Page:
In February 2020, Governor Mark Gordon signed Executive Order 2020-01, Wyoming Mule Deer and Antelope Migration Corridor Protection, the first public policy protecting ungulate migration corridors in the United States. Wyoming Wildlife Federation followed the development of the Executive Order (EO) closely and felt that it properly balanced wildlife protections with stakeholder input, while allowing for more flexibility than a legal statute would have for a complex and new issue to the state. We were proud to support the Governor’s Executive Order, and look forward to seeing it working for Wyoming’s wildlife.
But how exactly does the EO work?
The migration corridor designation process outlined in the Executive Order is complex by design; it allows for multiple points of public input and involvement from stakeholders at different stages of the process. We parsed out all the available EO information and broke down the process step-by-step.
Identifying a Corridor
The first portion of the process is the identification of a migration corridor. The Game and Fish Department identifies corridors by reviewing all the available data on ungulate movements through the area, both historic records and more recent GPS collar data. Once they have a drafted corridor, they examine the obstacles to wildlife movements in the area and they draft a brief Threat Evaluation for the corridor.
The Department identifies any people, corporations or organizations in the area who may have an interest in the corridor and they’ll reach out to them to ask for their input on the corridor location. This is the first opportunity for public input in the identification process.
Moving Toward Designation
After stakeholder input is worked into the corridor identification and Threat Evaluation, it is finalized and sent to the Game and Fish Commission. It also comes with a recommendation from the Department for the corridor to either remain as identified or to move toward the designation. If the Department believes that there are enough major threats to the migration corridor to impact wildlife movements and populations, they may ask the Commission to pursue corridor designation. This is a protection level above simple identification and has a lengthier process.
Commission meetings are open to the public, and the public is encouraged to offer comments on migration corridor proposals. This is the second opportunity for public input during the process. Once the Game and Fish Commission has heard the Department presentation about the corridor, the recommendation for identification or designation, and public input, they will vote on whether or not to recommend designating the corridor.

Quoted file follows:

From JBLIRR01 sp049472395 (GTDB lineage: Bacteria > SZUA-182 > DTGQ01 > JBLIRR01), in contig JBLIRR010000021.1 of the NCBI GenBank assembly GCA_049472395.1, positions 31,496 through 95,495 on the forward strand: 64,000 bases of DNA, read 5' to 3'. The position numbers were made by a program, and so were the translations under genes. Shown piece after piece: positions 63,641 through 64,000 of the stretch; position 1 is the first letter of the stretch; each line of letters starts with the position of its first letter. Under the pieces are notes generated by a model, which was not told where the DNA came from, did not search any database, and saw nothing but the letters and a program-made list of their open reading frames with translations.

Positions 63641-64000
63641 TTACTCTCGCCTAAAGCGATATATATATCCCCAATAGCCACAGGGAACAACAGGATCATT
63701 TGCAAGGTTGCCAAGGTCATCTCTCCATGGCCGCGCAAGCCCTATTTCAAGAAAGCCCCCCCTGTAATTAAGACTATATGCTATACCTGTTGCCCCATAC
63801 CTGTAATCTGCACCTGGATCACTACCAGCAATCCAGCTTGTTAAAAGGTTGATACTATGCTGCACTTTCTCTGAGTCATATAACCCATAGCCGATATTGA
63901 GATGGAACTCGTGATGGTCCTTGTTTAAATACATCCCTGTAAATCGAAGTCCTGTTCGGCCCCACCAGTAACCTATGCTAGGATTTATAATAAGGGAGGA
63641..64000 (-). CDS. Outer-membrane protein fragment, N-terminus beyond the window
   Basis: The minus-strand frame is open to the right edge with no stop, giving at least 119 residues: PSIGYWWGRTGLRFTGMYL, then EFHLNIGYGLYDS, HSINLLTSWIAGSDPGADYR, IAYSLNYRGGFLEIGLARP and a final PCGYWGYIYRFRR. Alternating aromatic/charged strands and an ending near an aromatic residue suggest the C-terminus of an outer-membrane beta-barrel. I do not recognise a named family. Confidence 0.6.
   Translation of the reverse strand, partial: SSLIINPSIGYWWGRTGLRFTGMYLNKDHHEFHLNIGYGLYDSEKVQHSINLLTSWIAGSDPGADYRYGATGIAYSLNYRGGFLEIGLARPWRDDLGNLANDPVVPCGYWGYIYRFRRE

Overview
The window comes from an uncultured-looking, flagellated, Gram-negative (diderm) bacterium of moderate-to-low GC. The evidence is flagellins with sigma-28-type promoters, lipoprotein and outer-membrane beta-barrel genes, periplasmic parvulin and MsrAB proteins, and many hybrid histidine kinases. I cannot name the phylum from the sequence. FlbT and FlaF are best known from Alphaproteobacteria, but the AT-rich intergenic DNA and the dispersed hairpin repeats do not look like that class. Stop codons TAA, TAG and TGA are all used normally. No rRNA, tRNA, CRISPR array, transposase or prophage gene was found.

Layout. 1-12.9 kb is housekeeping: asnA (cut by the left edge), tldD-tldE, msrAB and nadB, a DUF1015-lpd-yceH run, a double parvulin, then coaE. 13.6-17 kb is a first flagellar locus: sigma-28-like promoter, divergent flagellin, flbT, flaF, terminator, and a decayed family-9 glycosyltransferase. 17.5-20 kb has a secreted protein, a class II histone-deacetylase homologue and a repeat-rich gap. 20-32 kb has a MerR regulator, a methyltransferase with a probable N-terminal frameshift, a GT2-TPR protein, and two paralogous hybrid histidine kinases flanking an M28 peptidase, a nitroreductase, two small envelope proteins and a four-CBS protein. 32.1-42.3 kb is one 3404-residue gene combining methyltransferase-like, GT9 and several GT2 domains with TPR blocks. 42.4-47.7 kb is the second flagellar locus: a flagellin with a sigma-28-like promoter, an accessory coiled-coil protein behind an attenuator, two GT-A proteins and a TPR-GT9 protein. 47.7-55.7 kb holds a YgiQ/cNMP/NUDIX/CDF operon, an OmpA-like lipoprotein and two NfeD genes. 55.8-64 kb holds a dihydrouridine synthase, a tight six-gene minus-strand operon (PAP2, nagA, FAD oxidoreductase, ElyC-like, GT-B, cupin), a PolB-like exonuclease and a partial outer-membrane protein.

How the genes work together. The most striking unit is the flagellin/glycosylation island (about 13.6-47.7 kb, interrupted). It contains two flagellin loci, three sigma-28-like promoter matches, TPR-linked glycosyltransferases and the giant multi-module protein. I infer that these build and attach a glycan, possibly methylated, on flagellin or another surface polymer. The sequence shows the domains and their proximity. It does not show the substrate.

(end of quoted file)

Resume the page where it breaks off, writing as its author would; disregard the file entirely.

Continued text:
Creating the Risk Assessment
If the Commission decides to pursue designation, the Game and Fish Department drafts a Risk Assessment for the proposed corridor. This document is similar to a Threat Evaluation but significantly more in-depth. Stakeholders are again invited to give input on the Risk and Opportunity Assessment, and there will be a public meeting. Public comments will be encouraged, opening up a third opportunity for public input. After the public meeting, the comments are taken into account and the Risk and Opportunity Assessment is finalized. Once the full Risk and Opportunity Assessment is completed, the corridor goes back to another public Game and Fish Commission Meeting. The Department gives a full overview of the Risk and Opportunity Assessment and the public can comment once more on the designation of the corridor before the Commission votes. The Commission then votes whether or not to recommend corridor designation to the Governor.
If the Commission chooses not to recommend designation, the corridor will remain identified but will not move forward in the process any further. If the Commission votes to recommend designation to the Governor, the Governor decides whether or not to continue the process.
The Governor’s Process
To continue working toward designation, the Governor will appoint an Area Working Group, which will consist of individuals from the region of Wyoming affected by the designation of the proposed corridor and represent different stakeholder groups including hunting, conservation, and wildlife, motorized outdoor recreation users, agriculture, and industries such as mining, renewable energy, and oil and gas. One county commissioner from each affected county will also be included, as well as tribal representatives if the corridor passes through the Wind River Reservation. The Platte Valley Mule Deer Migration Corridor was the first within the process to develop this Working Group.
The Working Group will meet to analyze the region-specific effects of corridor designation on jobs and the economy, habitat projects, and other factors specified by the Governor. They will draft a recommendation report for the Governor on their findings. The Governor will review the draft report and can then decide to return the corridor for further refinement, reject designation, or formally designate the migration corridor.
Do you have more questions about the EO on Migration Corridors? Check out these frequently asked questions!